Advanced Search

Home > Journals > The Quarterly Journal of Nuclear Medicine and Molecular Imaging > Archive > The Quarterly Journal of Nuclear Medicine and Molecular Imaging 2013 March;57(1) > The Quarterly Journal of Nuclear Medicine and Molecular Imaging 2013 March;57(1):66-78

CURRENT ISSUE   ARCHIVE   EPUB AHEAD OF PRINT   MOST READ   eTOC


THE QUARTERLY JOURNAL OF NUCLEAR MEDICINE AND MOLECULAR IMAGING

The Quarterly Journal of Nuclear Medicine and Molecular Imaging 2013 March;57(1):66-78

MIBG IN NEUROBLASTOMA 

    REVIEWS

Optimization of molecular radiotherapy with [131I]-meta Iodobenzylguanidine for high-risk neuroblastoma

Gaze M. N. 1, Gains J. E. 1, Walker C. 1, Bomanji J. B. 2

1 Department of Oncology, University College London Hospitals NHS Foundation Trust, London, UK;
2 Department of Nuclear Medicine, University College London Hospitals NHS Foundation Trust, London, UK

Molecular radiotherapy with [131I]-meta Iodobenzylguanidine ([131I]-mIBG) for neuroblastoma has been in clinical use for nearly 30 years. In this time, its role has changed from being an exclusively palliative treatment to one where the intent of treatment is often curative. To achieve this, the treatment has been brought forward from the relapse setting, to the beginning as induction therapy, as a possibility for salvage of those with chemo-refractory disease or as part of consolidation schedules. With the routine use of hemopoietic support, higher than previously standard administered activities are now commonly used. Other attempts to improve outcomes include the concomitant use of chemotherapy and radiation sensitisers and novel formulations such as no-carrier added [131I]-mIBG. Unfortunately, none of these strategies has been evaluated in a randomized controlled trial, so whether the theoretical benefits of these innovative approaches are seen clinically remains a matter of conjecture. Despite the prevalent belief in using higher administered activities, dosimetry has been under-used, hampering the ability to detect the benefit of this strategy. To properly evaluate concepts aiming at the optimisation of molecular radiotherapy with [131I]-mIBG for high-risk neuroblastoma, careful dosimetry in well-designed randomized clinical trials is essential. Only in this way will it be possible for [131I]-mIBG to be used to its best advantage in the complex multimodality treatment schedules required for high-risk neuroblastoma.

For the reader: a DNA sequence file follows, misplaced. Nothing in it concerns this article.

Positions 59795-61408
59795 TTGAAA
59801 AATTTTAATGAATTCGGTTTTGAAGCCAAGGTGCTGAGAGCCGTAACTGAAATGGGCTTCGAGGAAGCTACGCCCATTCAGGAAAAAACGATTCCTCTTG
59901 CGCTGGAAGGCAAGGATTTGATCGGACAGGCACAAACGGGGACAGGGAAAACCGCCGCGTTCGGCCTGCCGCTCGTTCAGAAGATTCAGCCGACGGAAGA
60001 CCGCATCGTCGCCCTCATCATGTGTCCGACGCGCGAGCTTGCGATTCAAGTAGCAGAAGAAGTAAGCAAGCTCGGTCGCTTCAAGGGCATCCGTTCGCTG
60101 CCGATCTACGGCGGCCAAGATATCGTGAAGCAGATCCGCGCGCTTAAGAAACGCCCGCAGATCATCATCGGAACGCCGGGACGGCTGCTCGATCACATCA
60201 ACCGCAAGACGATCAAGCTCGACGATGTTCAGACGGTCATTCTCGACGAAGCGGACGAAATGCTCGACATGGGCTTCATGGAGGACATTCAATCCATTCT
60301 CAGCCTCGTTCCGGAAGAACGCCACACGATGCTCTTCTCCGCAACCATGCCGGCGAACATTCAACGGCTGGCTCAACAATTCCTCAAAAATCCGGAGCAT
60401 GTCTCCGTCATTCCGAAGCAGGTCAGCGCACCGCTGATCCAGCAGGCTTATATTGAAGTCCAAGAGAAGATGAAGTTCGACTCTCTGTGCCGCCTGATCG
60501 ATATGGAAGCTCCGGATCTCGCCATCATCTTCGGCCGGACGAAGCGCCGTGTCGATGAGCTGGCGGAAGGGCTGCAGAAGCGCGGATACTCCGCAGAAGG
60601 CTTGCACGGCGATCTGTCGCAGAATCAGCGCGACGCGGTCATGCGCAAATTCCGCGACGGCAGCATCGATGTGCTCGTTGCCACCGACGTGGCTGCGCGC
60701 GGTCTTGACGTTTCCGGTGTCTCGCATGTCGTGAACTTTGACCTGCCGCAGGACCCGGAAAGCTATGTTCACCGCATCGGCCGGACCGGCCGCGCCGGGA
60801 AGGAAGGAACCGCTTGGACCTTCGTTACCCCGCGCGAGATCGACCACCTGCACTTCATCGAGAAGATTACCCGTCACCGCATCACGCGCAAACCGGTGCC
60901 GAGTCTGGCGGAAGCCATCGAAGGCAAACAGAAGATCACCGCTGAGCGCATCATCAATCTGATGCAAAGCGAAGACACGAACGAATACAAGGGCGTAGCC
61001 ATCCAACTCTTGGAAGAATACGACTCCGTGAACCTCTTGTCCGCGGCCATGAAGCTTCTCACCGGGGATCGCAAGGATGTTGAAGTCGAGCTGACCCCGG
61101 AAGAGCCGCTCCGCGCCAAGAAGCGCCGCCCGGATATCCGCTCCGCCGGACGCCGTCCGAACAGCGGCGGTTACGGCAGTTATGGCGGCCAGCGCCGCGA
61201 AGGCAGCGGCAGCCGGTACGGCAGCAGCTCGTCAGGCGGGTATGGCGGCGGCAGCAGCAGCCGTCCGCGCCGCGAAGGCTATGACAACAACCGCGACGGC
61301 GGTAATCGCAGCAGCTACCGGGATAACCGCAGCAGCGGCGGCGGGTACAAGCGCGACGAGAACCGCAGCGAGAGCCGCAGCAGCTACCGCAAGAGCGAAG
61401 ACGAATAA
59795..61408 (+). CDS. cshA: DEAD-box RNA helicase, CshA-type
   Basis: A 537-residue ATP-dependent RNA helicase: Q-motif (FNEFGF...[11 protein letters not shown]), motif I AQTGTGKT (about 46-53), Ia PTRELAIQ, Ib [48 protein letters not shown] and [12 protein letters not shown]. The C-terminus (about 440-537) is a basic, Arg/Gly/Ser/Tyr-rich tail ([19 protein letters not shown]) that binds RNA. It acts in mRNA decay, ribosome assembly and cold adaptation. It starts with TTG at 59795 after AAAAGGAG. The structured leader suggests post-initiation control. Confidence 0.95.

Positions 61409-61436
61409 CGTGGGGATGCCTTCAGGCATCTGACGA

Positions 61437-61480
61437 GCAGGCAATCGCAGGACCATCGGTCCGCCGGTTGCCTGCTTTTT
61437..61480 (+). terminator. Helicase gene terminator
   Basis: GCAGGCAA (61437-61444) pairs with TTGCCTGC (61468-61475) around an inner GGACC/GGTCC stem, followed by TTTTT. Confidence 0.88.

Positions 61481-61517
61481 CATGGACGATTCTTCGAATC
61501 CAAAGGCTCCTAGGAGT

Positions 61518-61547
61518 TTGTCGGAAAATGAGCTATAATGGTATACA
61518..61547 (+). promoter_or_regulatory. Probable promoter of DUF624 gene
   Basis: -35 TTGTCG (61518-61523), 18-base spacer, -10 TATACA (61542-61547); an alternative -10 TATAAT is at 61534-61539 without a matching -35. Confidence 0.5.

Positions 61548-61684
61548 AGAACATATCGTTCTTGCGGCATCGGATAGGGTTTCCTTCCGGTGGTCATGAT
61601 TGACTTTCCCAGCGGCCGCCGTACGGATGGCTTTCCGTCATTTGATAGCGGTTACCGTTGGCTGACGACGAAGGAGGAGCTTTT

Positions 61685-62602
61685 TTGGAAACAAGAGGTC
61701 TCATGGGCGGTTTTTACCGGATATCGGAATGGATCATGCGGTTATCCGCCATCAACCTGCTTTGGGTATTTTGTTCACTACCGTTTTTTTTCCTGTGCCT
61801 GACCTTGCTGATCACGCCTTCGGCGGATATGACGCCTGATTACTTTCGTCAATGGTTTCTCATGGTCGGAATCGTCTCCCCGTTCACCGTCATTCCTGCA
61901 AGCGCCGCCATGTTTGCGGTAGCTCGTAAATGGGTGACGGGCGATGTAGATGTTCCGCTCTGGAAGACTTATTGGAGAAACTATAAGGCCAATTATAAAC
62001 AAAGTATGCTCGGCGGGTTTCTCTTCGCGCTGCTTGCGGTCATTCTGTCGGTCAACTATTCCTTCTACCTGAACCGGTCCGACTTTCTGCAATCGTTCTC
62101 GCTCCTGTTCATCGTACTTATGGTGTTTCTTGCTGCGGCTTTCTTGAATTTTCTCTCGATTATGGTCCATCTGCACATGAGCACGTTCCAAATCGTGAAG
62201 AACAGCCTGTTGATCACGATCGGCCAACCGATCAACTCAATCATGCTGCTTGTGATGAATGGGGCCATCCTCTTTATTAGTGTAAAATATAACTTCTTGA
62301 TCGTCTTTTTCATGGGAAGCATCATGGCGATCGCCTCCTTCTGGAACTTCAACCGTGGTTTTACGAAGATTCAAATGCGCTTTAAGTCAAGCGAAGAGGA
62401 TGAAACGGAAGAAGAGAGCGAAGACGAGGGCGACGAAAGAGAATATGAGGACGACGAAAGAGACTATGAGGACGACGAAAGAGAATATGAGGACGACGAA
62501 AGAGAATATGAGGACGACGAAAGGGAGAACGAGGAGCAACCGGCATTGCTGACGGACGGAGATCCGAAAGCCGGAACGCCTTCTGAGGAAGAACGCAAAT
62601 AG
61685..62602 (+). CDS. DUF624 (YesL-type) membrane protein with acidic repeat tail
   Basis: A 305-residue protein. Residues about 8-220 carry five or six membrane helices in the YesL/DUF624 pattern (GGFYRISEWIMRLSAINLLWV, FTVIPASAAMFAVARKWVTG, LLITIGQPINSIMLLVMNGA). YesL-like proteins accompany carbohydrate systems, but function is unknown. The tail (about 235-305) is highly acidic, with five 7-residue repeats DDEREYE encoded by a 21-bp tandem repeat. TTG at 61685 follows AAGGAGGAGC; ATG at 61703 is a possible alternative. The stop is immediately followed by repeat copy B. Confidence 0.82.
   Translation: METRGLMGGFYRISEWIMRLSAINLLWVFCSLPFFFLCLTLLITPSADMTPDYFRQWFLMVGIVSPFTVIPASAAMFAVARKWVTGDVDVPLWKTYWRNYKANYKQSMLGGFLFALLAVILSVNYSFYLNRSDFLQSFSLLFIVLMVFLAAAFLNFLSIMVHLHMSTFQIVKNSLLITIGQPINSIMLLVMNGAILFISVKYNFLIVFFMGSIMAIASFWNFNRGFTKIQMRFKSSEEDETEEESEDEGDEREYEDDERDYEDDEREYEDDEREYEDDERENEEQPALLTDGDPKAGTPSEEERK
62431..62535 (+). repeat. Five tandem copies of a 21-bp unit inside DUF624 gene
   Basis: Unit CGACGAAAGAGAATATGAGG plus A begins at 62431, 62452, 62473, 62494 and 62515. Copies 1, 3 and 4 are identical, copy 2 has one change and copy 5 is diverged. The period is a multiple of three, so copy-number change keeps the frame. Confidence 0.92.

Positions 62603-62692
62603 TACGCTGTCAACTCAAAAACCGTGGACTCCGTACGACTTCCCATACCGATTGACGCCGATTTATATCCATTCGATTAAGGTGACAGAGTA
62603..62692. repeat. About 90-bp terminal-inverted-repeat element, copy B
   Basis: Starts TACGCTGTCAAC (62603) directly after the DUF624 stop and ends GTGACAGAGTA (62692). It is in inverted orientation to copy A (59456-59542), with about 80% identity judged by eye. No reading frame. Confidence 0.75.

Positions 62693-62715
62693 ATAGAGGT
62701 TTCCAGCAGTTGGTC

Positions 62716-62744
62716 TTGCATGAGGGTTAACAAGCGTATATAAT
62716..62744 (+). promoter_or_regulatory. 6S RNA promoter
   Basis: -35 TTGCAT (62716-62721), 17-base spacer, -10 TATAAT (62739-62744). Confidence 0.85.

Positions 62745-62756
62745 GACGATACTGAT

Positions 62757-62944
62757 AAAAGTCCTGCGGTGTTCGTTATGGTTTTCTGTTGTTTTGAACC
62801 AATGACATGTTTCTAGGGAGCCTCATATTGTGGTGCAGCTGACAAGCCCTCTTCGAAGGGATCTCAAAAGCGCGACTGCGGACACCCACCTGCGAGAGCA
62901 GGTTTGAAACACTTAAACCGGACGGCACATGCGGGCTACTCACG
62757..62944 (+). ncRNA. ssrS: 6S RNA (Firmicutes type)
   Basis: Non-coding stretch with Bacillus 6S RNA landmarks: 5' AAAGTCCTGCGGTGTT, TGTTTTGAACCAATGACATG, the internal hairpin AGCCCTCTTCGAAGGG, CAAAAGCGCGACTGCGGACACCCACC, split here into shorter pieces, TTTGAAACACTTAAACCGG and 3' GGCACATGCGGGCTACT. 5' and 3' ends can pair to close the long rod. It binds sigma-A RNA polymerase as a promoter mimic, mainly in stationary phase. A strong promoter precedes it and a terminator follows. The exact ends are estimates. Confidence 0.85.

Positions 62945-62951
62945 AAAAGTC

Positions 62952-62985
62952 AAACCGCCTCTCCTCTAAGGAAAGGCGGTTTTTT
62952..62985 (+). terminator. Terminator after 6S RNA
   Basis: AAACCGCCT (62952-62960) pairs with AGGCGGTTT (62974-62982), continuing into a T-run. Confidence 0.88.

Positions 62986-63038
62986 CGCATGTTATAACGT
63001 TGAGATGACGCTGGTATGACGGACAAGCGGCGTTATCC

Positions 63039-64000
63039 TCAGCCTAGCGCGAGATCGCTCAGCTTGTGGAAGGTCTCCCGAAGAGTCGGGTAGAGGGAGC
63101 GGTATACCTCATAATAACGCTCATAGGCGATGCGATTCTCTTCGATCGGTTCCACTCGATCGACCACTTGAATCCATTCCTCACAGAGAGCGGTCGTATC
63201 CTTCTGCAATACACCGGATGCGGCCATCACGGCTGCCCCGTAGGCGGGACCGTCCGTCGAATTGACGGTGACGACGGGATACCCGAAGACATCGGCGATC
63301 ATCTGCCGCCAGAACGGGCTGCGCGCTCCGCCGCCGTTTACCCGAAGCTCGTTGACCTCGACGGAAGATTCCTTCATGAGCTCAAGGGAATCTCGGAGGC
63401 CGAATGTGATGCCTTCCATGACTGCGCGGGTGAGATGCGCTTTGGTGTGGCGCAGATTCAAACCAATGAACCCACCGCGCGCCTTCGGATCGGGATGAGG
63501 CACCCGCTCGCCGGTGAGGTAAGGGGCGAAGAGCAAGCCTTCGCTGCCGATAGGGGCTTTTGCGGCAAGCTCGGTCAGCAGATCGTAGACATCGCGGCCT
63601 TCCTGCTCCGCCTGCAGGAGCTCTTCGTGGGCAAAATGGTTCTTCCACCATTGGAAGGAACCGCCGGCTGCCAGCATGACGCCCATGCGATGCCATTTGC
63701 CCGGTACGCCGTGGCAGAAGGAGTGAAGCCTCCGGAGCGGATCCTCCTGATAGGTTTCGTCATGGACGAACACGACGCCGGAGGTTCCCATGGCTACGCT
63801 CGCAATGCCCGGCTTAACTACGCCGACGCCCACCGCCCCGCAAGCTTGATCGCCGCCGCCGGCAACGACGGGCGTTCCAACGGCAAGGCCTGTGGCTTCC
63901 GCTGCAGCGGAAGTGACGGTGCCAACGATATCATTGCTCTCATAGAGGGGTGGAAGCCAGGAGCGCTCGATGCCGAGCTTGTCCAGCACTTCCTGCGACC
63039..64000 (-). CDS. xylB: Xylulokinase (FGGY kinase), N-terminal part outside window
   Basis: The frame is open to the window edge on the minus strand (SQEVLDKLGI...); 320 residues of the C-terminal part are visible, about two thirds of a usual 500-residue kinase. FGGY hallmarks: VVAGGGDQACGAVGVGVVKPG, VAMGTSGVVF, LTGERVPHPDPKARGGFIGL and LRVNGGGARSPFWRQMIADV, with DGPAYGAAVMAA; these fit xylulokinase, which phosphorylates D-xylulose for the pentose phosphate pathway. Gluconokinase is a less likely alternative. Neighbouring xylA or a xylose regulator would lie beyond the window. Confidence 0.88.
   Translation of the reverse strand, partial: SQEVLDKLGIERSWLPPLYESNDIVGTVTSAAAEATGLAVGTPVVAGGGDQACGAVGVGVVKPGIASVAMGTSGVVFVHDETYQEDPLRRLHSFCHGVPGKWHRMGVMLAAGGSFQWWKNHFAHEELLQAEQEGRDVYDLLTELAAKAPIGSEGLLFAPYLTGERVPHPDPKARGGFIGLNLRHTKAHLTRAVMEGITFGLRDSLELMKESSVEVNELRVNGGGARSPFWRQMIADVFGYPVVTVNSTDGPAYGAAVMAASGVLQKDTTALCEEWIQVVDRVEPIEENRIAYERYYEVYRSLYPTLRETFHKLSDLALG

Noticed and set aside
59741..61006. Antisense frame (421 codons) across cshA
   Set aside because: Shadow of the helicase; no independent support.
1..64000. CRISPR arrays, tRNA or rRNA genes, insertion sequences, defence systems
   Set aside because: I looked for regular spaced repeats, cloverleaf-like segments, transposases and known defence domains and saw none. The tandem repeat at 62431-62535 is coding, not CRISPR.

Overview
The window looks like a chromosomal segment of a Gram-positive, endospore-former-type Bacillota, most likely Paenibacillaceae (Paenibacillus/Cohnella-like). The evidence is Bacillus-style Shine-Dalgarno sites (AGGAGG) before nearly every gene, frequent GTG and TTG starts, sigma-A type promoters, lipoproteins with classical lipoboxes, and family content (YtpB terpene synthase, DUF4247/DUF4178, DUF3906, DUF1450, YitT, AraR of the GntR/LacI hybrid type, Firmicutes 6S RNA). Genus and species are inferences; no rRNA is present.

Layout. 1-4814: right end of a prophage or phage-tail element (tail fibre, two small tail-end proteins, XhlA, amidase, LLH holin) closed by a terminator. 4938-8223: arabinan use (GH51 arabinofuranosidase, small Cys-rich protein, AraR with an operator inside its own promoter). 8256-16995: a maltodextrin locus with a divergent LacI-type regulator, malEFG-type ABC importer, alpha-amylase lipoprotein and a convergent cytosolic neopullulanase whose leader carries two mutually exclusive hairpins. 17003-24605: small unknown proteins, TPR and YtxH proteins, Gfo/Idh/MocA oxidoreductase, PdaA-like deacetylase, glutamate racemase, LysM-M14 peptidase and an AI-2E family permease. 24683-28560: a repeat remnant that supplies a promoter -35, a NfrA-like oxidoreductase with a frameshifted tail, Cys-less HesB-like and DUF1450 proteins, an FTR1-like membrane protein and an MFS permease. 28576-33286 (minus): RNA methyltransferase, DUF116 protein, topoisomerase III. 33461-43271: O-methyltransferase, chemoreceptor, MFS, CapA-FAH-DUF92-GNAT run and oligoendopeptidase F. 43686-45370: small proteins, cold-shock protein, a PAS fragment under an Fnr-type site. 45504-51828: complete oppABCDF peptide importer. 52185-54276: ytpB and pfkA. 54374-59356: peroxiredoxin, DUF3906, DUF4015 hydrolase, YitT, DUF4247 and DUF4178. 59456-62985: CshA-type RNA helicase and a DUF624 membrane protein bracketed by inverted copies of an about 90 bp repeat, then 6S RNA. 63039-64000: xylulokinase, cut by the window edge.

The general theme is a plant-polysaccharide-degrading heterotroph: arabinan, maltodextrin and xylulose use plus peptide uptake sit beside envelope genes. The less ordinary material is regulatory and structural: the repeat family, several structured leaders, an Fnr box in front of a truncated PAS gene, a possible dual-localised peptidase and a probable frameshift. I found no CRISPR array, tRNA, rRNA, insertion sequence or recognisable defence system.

language: English


FULL TEXT  REPRINTS

top of page